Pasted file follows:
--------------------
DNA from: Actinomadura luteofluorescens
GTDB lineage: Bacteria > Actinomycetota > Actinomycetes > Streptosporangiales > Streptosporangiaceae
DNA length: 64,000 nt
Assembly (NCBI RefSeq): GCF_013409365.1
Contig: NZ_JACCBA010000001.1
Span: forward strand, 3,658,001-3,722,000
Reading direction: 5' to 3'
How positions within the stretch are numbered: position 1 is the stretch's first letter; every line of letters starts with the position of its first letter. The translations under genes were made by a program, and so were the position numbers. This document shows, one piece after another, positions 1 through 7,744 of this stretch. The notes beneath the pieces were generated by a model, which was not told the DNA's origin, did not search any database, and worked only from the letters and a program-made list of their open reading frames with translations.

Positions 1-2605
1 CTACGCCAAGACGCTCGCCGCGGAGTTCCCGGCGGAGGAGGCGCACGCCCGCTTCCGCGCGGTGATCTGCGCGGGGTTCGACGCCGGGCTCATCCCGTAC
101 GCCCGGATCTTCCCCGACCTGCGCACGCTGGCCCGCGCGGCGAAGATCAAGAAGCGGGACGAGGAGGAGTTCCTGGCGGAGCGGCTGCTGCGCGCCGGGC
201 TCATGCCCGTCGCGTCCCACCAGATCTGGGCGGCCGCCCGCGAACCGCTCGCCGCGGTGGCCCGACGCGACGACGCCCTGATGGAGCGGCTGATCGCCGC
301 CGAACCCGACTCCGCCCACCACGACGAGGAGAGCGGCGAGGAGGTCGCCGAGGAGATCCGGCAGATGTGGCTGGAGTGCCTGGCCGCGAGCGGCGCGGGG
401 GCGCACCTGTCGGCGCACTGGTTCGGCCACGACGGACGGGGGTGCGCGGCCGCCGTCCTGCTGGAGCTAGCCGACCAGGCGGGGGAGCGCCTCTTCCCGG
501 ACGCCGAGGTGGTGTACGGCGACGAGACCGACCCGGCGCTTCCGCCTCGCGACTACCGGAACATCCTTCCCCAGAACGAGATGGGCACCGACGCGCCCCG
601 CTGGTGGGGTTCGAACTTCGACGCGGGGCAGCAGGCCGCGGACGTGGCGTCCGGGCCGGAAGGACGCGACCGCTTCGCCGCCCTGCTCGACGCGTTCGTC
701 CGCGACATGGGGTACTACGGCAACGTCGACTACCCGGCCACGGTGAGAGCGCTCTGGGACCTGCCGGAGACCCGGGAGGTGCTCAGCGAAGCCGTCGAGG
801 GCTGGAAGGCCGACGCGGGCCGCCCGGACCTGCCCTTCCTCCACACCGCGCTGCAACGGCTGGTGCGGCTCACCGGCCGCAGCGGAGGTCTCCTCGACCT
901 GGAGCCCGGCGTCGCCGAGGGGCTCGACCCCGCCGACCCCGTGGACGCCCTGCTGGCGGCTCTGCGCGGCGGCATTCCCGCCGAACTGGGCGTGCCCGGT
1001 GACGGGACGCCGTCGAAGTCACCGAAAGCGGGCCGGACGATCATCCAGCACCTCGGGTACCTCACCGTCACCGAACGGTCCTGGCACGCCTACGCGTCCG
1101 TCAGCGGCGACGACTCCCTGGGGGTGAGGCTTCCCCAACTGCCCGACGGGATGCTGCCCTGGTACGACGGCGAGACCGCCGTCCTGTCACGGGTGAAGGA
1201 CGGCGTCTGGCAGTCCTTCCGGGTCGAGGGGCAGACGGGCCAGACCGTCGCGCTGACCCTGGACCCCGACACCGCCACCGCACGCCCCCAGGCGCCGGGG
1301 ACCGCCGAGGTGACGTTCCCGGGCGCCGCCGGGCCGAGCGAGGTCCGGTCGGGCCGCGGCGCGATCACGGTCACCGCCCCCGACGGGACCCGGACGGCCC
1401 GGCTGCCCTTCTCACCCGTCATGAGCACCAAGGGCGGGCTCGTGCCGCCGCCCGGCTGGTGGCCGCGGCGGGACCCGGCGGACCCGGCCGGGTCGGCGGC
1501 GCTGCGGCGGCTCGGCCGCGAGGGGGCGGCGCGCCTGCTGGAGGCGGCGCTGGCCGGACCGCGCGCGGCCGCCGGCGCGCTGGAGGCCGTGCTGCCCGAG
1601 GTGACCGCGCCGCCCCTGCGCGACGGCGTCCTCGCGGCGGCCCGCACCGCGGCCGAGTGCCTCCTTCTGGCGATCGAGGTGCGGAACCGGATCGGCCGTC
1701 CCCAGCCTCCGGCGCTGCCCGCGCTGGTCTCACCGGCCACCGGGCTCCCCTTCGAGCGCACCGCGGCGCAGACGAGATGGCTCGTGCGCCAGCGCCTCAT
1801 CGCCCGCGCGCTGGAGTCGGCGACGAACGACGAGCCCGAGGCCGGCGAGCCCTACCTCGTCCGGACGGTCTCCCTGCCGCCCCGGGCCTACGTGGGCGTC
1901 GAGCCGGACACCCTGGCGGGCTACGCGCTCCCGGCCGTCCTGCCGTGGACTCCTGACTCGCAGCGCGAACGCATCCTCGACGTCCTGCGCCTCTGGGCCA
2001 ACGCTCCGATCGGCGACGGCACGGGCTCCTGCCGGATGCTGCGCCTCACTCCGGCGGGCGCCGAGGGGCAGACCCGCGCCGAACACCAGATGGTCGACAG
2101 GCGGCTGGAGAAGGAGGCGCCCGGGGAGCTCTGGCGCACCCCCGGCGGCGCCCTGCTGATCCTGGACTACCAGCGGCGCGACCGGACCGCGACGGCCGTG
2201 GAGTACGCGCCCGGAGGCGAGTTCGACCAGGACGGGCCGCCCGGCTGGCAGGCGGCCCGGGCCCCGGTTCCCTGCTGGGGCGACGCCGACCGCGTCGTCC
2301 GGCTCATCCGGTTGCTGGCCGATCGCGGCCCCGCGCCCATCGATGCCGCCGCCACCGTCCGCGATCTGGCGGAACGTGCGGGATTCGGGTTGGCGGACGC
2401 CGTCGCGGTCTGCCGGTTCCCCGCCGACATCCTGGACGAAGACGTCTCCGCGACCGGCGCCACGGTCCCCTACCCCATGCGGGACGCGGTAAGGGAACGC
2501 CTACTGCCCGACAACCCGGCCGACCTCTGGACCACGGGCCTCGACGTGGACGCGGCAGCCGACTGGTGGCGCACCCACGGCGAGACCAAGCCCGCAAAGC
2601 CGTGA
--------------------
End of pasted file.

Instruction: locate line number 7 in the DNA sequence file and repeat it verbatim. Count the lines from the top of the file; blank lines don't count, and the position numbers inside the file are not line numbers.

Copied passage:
Reading direction: 5' to 3'